The Shoot — co-written, co-directed, and co-starring husband-and-wife team John Adams and Toby Poser — is a shaggy, aimless thriller seriously lacking in purpose. Outside of Adams and Poser’s personal desire to make a film, it’s just not clear why this movie was made. And, other than the novelty of seeing veteran voice actor John DiMaggio (the man behind Bender from “Futurama” and Jake the Dog from “Adventure Time,” among many others) in the flesh, it’s hard to find a reason to recommend it.
The film attempts to pull off a blackly comic desert noir in the vein of John Dahl’s Red Rock West, but without any of that film’s suspense or moral intrigue. The story here is familiar. A couple of go-nowhere rock musicians, Tommy (John Adams) and Dougie (Sam Rodd) owe money to the wrong people. So, in a desperate bid to pay back their loan shark, they hatch an ill-conceived plan to rob a desert photo shoot that Tommy’s wife, Maddy (Toby Poser), is working. The heist does not go as planned. Tommy and Dougie bring along real guns and, predictably, things get violent. The crew disperses into the harsh desert landscape, while Tommy and Dougie try to find a way out of the mess they’ve made.
The story primarily plays out in a series of rambling, semi-comic scenes that sap any tension the film might have accrued. This wouldn’t be so bad if the scenes generated any laughs, but unfortunately the film never establishes a comedic point of view. Setting the harshness of the violence and the desert against the vacuousness of the fashion and rock worlds presents a lot of potential for comedic contrasts, but The Shoot never maximizes on any of them. Nor does the movie develop characters with enough personality to keep us interested. Everyone is a little too cartoonish to take seriously but not out-sized enough to be funny.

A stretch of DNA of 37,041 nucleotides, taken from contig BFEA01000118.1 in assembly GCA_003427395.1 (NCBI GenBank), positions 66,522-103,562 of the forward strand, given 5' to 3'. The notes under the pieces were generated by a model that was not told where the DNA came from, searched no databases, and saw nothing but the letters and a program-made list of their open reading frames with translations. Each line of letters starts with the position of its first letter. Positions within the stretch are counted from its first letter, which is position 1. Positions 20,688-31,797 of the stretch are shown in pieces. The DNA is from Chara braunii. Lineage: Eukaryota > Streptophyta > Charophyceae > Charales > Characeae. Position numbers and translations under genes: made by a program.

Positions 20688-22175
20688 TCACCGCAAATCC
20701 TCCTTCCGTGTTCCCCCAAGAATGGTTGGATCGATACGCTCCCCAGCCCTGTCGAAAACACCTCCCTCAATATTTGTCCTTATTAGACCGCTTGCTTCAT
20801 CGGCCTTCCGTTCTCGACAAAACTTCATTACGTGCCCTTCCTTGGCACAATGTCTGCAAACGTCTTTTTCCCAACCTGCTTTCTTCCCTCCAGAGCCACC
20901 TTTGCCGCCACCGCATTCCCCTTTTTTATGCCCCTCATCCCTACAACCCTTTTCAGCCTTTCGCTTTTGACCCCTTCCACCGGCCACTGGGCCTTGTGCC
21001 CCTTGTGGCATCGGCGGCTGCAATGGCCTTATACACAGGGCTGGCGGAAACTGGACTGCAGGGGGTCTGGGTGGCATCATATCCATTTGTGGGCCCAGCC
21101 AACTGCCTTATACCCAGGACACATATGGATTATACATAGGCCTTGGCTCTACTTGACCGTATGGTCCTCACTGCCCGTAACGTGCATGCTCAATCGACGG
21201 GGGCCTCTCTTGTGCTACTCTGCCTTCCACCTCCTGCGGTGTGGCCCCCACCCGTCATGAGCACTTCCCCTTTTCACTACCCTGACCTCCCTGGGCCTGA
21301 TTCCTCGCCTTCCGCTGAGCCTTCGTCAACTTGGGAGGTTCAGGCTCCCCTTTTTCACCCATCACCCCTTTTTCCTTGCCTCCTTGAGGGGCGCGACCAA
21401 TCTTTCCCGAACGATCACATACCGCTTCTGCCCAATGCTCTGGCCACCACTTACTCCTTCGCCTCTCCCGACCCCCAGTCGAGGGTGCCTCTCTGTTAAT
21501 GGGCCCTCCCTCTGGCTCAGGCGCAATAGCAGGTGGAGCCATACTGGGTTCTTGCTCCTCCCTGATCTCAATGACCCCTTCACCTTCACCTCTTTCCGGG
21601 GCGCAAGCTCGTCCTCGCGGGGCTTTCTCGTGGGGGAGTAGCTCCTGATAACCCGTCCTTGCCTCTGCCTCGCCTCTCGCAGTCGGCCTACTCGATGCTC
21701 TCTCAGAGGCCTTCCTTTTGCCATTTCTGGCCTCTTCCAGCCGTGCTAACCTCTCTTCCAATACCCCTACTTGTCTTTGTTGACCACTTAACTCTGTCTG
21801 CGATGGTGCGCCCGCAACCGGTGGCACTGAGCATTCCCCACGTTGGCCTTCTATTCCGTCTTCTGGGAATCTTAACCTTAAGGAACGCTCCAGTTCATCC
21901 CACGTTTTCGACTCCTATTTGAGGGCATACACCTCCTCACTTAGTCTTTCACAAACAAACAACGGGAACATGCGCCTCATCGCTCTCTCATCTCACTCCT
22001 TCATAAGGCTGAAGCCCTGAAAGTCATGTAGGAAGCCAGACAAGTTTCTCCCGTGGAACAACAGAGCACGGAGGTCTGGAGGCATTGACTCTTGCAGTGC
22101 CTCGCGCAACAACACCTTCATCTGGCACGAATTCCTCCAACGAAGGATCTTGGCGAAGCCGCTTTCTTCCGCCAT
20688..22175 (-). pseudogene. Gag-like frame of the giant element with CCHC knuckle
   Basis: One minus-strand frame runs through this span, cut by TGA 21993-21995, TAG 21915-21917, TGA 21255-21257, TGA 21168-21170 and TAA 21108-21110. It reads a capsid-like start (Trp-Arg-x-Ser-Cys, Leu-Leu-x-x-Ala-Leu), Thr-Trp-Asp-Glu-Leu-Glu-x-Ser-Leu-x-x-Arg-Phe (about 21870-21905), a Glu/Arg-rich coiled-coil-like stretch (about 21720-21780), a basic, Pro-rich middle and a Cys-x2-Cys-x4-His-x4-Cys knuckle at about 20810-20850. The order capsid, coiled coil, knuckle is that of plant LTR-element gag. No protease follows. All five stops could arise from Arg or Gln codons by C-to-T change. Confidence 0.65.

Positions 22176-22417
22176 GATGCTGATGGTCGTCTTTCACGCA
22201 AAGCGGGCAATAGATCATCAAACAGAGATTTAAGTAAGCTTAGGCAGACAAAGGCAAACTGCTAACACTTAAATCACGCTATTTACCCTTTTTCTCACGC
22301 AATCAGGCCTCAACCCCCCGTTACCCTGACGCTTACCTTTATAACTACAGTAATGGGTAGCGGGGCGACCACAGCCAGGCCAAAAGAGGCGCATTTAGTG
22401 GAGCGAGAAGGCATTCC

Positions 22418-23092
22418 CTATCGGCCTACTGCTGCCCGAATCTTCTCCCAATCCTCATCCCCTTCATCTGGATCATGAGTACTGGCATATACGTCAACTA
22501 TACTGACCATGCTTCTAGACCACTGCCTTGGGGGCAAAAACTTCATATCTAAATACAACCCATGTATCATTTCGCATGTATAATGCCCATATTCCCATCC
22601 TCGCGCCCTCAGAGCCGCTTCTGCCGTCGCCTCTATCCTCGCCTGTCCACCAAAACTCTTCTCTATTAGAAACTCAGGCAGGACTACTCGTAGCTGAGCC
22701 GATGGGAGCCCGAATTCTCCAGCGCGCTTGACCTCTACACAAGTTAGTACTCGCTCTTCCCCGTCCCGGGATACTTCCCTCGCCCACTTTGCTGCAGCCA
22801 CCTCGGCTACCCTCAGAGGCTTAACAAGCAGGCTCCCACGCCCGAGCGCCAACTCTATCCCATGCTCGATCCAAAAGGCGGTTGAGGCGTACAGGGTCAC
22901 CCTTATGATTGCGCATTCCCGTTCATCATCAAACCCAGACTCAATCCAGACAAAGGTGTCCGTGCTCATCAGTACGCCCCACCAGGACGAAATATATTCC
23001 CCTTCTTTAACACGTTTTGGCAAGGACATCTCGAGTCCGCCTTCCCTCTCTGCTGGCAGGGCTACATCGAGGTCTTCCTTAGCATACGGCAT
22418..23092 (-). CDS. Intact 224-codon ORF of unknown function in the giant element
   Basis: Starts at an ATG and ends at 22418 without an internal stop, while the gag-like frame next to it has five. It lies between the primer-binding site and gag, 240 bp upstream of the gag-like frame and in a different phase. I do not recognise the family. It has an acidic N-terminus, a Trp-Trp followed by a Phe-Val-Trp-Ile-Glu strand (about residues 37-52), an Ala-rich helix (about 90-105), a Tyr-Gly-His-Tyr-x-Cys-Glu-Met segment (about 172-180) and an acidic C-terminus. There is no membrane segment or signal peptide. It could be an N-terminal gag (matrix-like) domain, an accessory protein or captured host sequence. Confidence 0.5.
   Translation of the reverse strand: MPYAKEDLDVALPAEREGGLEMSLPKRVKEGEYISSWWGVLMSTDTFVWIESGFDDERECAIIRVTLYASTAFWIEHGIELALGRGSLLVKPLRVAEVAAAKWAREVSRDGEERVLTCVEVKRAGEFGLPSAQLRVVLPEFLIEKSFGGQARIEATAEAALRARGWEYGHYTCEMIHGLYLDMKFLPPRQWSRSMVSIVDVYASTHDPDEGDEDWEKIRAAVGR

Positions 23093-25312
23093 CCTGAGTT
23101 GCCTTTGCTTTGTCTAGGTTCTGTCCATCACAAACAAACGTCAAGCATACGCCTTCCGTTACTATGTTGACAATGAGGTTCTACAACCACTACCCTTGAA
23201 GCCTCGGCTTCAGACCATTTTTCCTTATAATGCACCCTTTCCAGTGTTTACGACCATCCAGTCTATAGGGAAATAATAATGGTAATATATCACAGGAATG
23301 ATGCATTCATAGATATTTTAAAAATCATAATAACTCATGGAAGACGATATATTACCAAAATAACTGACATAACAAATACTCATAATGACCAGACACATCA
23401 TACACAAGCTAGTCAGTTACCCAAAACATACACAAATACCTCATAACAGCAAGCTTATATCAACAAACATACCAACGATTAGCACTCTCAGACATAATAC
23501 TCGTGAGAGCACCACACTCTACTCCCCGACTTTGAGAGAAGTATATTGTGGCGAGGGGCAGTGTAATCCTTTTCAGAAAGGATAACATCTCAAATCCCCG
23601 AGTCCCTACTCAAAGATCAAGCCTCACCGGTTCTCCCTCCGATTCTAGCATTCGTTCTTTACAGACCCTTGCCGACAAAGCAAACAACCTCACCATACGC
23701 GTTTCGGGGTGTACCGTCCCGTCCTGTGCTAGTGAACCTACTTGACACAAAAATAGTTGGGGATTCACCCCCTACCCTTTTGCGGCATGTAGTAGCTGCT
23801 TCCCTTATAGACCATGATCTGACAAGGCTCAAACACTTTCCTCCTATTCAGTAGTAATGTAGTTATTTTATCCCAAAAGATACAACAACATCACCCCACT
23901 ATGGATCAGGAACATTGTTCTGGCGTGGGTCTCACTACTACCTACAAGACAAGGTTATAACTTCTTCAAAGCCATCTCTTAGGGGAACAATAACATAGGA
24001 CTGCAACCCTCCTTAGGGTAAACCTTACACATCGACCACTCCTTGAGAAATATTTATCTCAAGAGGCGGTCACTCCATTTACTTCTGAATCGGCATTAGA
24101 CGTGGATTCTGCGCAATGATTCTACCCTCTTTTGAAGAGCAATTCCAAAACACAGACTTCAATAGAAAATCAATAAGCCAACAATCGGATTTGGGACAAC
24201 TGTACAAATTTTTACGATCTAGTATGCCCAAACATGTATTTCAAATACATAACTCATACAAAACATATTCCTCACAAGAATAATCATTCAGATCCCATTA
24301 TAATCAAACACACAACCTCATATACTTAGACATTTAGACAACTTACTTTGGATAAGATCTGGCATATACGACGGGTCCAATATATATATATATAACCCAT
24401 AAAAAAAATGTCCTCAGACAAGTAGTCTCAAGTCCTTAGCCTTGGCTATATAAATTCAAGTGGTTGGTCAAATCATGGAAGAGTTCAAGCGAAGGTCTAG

Adams and Poser do utilize the desert location effectively, and they manage to create at least one indelible image: a cheap pink unicorn mask spattered with blood baking in the sun. But ultimately what we’re left with is a comedy with no laughs, a thriller with no thrills. It’s like a sketch without any shading or — to use a metaphor closer to the movie’s heart — a song with only verses. Adams and Poser would have done well to take the advice of one of their own characters: “Don’t bore us; get to the chorus.”